Sport - Golf

How Hannah Green Made History As The First Woman To Win A Mixed-Gender Golf Tournament

The RSNG team

The TPS Murray River on the PGA Tour of Australasia saw unprecedented success for the LPGA as, for the first time, there was a female winner of a mixed-gender competition.

Australian Hannah Green triumphed, collecting a five-figure check, yet this landmark victory may never have happened at all, as she reveals to RSNG…

Making History

“I suppose some things are just meant to happen, aren’t they?” laughs Hannah Green. The 25-year-old Perth-born right-hander is referring to the fact that after she won the Vic Open at Barwon Heads near Geelong, she was planning to journey back home – a journey which would have taken her to the opposite coast in Western Australia.

However, due to border restrictions she was unable to do so, and instead decided to stay in Victoria and compete in the Murray River. Thankfully she did, and history was made.

“That was certainly something that I wasn’t expecting to happen, and I really wasn’t thinking about staying behind. Ultimately these things work out sometimes, so when I knew I was staying, I was certain I was going to put everything into my game over the four days.

“To end up at the top of the leaderboard was such a brilliant feeling, and I think it lays down a marker for the women’s game, which is experiencing such an upward curve at the moment in any case.”

“It’s so good to have been the first woman in the world to win a TPS event”

The competition was also notable for the fact her boyfriend Jarryd Felton was participating – he finished a respectable T24, although there was no doubt about bragging rights.

The first time in the modern game that a female golfer took part in a competition which also featured men was in 2003. That was when the then world number one in the women’s game, played against the best men. Annika Sörenstam was that player – invited to play in Fort Worth, Texas, at the Bank of America Colonial tournament on the PGA Tour. Missing the cut doesn’t tell the whole story, as she led the field in first round accuracy.

When Green won the TPS Murray River, she won by four shots and 20 under par beating Hayden Hopewell – who as an amateur didn’t receive any prize money – and Andrew Evans.

Green’s celebration may be a strange one to someone who doesn’t follow F1, as she did a ‘shoey’ with her best friend.

“Yeah, this is something which Danny Ricciardo does when he wins a Formula One race, where he pours the winning champagne into his shoe and then takes a drink of it! It may seem weird for those who don’t know, so I apologize to people who didn’t find this great to watch,” she laughs. “It wasn’t nice for me, either!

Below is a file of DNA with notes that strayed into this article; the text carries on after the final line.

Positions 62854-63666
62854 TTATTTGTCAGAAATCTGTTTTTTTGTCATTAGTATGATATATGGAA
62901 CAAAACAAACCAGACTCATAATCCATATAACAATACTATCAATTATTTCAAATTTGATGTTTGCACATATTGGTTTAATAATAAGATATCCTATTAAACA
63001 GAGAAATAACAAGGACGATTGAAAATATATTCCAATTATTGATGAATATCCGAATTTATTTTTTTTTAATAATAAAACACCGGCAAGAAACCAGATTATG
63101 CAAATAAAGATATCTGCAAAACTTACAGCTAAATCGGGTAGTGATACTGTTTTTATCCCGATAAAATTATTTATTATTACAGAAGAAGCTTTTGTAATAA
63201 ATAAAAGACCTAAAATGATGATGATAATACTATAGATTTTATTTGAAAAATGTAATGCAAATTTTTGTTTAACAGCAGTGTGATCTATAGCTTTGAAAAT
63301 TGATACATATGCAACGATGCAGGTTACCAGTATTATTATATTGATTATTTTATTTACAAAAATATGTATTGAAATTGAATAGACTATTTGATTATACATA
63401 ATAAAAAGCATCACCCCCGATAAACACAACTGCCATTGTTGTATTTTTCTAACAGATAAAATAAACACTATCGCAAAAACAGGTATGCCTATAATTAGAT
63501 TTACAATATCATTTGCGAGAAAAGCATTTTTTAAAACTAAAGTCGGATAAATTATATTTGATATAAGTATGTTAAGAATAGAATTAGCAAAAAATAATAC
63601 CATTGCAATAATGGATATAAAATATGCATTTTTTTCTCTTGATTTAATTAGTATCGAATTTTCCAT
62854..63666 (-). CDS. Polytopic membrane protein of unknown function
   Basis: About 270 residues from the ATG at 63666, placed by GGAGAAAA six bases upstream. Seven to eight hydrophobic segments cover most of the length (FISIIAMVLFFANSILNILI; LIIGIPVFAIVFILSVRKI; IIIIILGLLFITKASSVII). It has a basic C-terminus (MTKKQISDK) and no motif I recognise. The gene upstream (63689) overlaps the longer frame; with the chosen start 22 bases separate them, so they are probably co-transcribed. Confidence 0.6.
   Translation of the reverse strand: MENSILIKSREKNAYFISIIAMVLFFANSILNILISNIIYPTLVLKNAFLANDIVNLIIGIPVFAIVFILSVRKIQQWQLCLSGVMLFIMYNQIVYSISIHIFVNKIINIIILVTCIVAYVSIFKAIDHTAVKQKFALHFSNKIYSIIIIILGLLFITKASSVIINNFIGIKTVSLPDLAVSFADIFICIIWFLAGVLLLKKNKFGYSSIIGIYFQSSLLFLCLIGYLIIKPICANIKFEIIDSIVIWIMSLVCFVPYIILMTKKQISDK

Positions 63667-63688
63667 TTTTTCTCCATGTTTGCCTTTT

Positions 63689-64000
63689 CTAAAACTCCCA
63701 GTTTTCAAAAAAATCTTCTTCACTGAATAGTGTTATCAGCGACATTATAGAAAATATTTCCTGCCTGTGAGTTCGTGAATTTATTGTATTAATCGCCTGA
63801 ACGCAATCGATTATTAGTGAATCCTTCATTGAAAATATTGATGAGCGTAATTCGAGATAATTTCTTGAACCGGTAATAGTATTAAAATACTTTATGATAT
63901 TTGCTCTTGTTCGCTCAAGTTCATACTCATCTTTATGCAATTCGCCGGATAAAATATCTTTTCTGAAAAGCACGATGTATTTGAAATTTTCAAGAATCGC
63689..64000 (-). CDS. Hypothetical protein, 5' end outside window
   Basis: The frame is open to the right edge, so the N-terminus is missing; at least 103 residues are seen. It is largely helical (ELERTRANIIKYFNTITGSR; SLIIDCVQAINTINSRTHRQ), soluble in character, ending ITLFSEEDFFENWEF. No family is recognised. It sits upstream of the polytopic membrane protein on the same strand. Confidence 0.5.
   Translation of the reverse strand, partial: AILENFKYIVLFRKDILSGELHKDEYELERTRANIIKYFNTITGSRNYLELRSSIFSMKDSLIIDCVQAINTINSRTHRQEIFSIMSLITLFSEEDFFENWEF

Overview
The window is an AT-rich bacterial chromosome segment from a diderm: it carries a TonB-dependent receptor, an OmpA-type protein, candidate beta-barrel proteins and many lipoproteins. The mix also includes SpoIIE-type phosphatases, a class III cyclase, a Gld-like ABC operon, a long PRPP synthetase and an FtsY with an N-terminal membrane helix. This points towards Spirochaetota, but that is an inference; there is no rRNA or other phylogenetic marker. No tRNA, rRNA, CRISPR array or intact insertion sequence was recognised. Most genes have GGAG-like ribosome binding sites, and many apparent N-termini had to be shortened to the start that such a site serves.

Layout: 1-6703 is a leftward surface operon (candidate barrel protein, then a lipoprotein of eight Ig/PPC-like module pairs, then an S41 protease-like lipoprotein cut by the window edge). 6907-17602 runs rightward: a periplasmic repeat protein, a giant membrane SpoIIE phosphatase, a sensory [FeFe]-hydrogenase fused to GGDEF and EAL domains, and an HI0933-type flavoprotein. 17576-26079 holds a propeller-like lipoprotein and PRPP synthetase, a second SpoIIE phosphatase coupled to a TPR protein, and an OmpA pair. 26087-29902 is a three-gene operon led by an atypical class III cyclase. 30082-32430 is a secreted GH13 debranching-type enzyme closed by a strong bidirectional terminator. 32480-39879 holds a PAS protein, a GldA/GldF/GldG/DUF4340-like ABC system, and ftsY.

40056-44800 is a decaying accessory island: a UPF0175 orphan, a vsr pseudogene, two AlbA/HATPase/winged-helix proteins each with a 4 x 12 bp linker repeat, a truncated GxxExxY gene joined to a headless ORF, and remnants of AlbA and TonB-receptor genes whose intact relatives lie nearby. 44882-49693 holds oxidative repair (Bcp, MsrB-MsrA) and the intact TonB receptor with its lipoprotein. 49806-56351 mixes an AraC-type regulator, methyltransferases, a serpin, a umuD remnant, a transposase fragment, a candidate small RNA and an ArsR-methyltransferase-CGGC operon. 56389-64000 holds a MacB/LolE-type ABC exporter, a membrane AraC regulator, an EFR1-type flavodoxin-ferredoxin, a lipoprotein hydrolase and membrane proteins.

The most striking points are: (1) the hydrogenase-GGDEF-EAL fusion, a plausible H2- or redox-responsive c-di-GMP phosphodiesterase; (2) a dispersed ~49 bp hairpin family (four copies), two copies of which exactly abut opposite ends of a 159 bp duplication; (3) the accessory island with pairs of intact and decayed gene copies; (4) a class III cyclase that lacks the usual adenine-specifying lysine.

“But I would like to think that I will get the opportunity to do this again in the future. Not only is winning a good habit, but positive promotion of the women’s game is something that remains really important to me.”

Playing Through Testing Conditions

Green’s victory, although by a sizable margin, was not straightforward. She played through testing conditions, especially on the Sunday, with blustery weather a constant. Yet Green, who won the Women’s PGA in Minnesota in 2019, made light of the challenging elements to shoot an impressive 66.

Although she sat at the top of the leaderboard going into the final round, it was in a four-way tie for the lead. The aforementioned Evans, as well as Matthew Millar and Blake Collyer were also on -15.

“When I got that eagle on the par 5 10th hole, I felt as though I could go on and win this. Yet the conditions were so precarious that I knew it was possible to just give those shots back to the course at any time.

“I managed to birdie the 11th, and that gave me a bit more breathing space. Three pars followed as I was just looking to play steady golf and not make any mistakes. Birdieing the 15th felt like heaven, but then I bogeyed the 16th and a little bit of panic came my way. Thankfully I was able to par the last two and when I made that final putt on the 18th, I just smiled.”

“The TPS event organizers have been trying their best to make things as level and fair as possible, as us ladies can’t reach the distances that the men regularly hit”

There have been some critics relating to male and female players in the competition teeing off from different boxes. “It’s no different to what happens in our respective tours,” says Green. “Clearly there must be some method of compensating for physical differences, and this is by far the best way. It’s that initial yardage advantage that is taken away – everything after that is the same and relies on the same standard of approach play and putting.”

Besides, sitting at 6,768 yards in length, the Barooga Golf Course is still a stern test for any player.

“The TPS event organizers have been trying their best to make things as level and fair as possible. Ultimately, we don’t want to see different players using different clubs for their approach shots after a drive. If the men are using a wedge into the green, then the women need to be able to do the same. So, it’s great that the TPS guys have been able to incorporate that and the longer that happens, we’ll play.”

It also bodes well that fellow female players Grace Kim finished T4 on -15 with fellow amateur Momoka Kobori, as well as LPGA professional Cassie Porter, a shot further back in T10.

It seems that the possibility of further female wins is likely, perhaps without the ‘shoey’ next time…

WHAT NEXT? Find out how Brooke Henderson has forged herself to be a closer when the pressure is on in our RSNG interview…

Photos: REX